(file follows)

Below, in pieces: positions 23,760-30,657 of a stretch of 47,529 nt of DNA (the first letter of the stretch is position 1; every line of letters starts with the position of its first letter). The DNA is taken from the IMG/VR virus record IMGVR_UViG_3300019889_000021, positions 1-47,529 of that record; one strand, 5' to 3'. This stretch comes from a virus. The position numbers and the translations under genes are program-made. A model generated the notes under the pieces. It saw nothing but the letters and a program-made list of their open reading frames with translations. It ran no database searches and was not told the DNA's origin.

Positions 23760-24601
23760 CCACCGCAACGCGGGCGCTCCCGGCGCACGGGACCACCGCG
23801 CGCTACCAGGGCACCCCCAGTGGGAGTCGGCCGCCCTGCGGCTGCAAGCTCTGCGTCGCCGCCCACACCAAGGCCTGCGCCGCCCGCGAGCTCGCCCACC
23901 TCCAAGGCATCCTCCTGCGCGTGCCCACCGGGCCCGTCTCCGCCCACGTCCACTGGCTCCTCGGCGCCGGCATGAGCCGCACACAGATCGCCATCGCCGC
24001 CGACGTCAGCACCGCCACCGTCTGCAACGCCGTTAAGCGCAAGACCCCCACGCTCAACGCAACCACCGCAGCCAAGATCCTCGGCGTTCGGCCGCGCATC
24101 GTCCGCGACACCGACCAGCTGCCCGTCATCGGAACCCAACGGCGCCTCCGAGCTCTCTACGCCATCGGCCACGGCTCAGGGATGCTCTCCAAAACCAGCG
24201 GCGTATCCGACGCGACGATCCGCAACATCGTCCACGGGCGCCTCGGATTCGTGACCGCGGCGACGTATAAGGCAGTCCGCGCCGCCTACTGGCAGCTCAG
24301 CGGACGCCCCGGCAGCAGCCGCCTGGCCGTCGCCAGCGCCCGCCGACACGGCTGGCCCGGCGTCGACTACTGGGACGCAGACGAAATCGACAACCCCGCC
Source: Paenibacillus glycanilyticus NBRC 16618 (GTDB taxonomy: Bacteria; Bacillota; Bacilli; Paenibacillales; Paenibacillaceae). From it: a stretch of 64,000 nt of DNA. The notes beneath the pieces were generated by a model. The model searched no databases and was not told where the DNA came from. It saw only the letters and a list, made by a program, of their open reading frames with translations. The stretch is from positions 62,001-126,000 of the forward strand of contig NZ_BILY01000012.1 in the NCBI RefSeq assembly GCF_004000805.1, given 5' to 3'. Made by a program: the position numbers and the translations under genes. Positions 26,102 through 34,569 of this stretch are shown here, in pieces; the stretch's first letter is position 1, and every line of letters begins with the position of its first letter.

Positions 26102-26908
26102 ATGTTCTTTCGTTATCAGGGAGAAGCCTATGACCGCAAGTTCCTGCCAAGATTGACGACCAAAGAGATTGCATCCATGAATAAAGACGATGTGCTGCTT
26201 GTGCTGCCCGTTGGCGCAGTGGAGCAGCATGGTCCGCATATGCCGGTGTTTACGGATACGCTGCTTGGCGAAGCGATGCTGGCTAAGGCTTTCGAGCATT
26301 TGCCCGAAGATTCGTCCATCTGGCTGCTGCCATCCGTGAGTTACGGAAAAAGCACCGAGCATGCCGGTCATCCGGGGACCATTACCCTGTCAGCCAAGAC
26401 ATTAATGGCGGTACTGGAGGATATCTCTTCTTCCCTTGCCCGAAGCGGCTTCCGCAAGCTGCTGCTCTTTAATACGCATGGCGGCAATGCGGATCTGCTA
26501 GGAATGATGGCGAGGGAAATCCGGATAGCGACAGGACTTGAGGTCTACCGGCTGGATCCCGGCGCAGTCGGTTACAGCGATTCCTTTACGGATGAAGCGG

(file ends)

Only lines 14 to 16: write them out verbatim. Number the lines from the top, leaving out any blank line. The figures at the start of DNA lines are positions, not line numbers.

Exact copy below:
26301 TGCCCGAAGATTCGTCCATCTGGCTGCTGCCATCCGTGAGTTACGGAAAAAGCACCGAGCATGCCGGTCATCCGGGGACCATTACCCTGTCAGCCAAGAC
26401 ATTAATGGCGGTACTGGAGGATATCTCTTCTTCCCTTGCCCGAAGCGGCTTCCGCAAGCTGCTGCTCTTTAATACGCATGGCGGCAATGCGGATCTGCTA
26501 GGAATGATGGCGAGGGAAATCCGGATAGCGACAGGACTTGAGGTCTACCGGCTGGATCCCGGCGCAGTCGGTTACAGCGATTCCTTTACGGATGAAGCGG